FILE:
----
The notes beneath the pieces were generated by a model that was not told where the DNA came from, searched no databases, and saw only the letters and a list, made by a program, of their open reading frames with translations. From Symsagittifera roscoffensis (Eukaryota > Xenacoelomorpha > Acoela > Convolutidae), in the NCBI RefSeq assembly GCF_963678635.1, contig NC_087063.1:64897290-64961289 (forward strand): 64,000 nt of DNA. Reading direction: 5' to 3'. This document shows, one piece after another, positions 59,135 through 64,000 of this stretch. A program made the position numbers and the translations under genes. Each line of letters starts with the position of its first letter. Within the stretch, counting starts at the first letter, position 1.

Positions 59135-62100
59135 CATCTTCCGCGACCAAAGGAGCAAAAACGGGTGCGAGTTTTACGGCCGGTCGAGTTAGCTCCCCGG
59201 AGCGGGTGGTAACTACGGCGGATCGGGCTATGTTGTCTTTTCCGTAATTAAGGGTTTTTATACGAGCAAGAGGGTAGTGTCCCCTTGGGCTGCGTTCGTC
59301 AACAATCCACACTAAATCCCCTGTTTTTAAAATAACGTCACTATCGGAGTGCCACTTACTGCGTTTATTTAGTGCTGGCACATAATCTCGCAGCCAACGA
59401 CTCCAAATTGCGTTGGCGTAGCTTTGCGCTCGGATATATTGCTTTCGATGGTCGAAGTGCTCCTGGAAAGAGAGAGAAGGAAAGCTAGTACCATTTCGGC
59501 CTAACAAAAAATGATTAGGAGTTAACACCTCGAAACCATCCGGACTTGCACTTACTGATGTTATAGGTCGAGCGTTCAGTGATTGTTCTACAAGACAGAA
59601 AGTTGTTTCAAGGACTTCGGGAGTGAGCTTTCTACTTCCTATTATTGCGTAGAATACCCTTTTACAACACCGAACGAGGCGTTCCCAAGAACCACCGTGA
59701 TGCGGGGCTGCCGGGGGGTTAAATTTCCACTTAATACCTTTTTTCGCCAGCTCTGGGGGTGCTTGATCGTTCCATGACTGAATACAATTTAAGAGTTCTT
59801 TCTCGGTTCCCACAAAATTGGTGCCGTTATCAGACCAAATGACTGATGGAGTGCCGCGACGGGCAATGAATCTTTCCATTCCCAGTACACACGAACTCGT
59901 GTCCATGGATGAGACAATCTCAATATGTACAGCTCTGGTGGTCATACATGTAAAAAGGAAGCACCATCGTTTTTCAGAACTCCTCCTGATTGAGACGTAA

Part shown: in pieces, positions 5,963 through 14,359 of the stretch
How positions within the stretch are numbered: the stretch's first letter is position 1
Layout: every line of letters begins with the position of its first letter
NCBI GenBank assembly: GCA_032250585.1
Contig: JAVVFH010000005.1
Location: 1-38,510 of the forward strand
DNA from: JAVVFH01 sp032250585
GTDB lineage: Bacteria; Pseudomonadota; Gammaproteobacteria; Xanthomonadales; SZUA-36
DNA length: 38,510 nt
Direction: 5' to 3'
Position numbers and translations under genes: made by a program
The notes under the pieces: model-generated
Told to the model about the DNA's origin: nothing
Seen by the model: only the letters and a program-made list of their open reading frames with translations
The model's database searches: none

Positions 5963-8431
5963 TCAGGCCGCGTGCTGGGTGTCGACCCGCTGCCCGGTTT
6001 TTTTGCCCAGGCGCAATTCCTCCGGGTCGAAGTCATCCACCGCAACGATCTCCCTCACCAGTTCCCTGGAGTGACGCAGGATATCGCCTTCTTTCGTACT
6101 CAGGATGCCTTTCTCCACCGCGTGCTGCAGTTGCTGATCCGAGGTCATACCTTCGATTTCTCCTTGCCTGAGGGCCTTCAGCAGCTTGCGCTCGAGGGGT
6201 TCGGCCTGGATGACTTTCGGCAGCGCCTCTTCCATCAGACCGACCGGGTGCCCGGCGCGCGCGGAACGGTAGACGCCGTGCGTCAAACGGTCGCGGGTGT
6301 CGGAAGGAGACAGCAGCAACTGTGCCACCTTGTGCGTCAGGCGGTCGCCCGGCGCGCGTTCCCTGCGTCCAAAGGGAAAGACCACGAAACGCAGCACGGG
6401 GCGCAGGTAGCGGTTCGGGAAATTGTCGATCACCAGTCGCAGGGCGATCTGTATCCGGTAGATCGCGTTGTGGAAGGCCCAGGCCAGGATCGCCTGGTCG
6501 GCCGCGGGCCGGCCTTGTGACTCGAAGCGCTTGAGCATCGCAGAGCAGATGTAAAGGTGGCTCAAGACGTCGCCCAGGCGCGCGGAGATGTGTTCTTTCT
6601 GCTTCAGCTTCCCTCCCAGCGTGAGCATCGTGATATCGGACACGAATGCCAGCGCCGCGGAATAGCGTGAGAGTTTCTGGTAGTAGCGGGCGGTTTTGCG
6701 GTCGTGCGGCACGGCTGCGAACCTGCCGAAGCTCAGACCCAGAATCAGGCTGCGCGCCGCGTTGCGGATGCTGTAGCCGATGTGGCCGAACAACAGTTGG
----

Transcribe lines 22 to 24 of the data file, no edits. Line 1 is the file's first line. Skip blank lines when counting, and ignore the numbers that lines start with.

Position numbers and translations under genes: made by a program
The notes under the pieces: model-generated
Told to the model about the DNA's origin: nothing